Next Kinema Club
The symposium seeks to establish a forum for re-opening the discussion on the era traditionally identified as the Golden Age of Japanese cinema, the 1950s. This is when the local film industry was entering its most prosperous phase, audiences were steadily growing, the total number of films produced was rising on an annual basis, and Japanese cinema began to have a considerable international following. The era is typically considered to have been characterised by liberal humanism as seen in the canonical works of Mizoguchi Kenji, Ozu Yasujirō, Kurosawa Akira and others. In order to balance this received understanding, the aim of the symposium is to focus attention on a number of seminal filmmakers hitherto underrepresented in Western academic discourse. This contextualised auteurist focus will be complemented by a focus on the system of stars and genres, and the interdependence between industry and the audiences. Papers will explore how individual films and production companies reworked traditional genres in the context of Japan’s recent historical experience, bringing a precise sociopolitical focus to popular genres. While widening academic attention to 1950s Japanese cinema beyond a relatively narrow focus of humanism and auteurist theories, this conference will also aim to readjust the general focus of Japanese film studies, which has recently shifted to the 1930s and 1960s.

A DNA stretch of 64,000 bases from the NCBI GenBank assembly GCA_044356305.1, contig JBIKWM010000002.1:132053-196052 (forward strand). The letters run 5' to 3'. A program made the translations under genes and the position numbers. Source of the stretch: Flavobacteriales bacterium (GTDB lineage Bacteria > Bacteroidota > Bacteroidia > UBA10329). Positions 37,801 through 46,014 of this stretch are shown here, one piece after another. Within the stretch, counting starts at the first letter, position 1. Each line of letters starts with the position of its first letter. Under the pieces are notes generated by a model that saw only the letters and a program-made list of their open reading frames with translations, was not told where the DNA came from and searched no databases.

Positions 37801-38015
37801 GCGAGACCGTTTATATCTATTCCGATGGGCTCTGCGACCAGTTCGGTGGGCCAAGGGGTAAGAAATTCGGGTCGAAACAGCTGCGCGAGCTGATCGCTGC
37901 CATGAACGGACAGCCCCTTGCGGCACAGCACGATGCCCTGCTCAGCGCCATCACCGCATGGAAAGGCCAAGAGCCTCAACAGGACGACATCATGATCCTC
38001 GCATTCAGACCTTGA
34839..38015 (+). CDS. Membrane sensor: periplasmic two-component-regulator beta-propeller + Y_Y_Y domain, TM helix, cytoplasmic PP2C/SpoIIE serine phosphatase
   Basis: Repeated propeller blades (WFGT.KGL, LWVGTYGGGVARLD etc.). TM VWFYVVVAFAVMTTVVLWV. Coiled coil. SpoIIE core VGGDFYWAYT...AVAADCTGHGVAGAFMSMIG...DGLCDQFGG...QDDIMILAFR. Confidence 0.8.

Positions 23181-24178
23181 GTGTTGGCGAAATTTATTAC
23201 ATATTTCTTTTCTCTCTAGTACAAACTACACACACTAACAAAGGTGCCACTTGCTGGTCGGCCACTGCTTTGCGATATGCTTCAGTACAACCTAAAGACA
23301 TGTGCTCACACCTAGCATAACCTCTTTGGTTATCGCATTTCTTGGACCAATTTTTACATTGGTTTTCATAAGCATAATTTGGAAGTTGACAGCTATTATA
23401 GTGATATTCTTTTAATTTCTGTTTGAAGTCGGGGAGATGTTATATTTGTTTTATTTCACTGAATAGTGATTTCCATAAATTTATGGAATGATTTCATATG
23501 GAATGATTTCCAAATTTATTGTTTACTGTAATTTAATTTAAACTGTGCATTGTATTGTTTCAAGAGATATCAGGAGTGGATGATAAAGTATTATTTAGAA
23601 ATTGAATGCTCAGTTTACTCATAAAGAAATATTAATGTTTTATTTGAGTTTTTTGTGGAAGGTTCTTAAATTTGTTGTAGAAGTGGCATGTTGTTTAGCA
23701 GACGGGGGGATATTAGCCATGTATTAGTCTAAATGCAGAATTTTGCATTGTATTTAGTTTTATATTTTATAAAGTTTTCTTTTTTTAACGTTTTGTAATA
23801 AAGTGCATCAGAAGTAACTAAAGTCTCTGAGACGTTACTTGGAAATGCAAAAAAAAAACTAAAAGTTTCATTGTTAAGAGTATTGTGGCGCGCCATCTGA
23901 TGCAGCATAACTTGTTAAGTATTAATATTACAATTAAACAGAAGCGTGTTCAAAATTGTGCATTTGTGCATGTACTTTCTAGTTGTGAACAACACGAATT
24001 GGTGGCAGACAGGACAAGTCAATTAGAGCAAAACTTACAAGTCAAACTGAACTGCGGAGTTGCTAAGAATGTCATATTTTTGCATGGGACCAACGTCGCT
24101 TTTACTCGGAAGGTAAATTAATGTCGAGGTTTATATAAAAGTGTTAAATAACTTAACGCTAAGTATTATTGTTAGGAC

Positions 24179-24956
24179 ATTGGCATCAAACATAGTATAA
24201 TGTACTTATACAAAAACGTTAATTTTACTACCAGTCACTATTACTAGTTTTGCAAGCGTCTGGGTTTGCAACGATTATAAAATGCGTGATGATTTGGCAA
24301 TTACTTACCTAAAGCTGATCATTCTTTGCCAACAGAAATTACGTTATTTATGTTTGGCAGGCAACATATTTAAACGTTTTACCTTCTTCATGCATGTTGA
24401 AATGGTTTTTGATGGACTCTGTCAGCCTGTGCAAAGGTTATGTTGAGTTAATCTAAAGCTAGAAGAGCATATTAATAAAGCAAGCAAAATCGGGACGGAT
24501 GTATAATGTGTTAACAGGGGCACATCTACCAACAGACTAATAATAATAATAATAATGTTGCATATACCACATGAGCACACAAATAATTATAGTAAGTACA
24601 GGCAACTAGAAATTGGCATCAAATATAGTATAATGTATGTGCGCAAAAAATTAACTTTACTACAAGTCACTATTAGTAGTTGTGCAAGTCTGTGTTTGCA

Organised by Dr Lauri Kitsnik and Dr Alexander Jacoby (Oxford Brookes University) with support from the Sainsbury Institute.
The symposium is free to attend and open to students and scholars interested in the subject. Registration is essential as seats are limited. Please contact the Sainsbury Institute to book your place on 01603 597 507 or email us.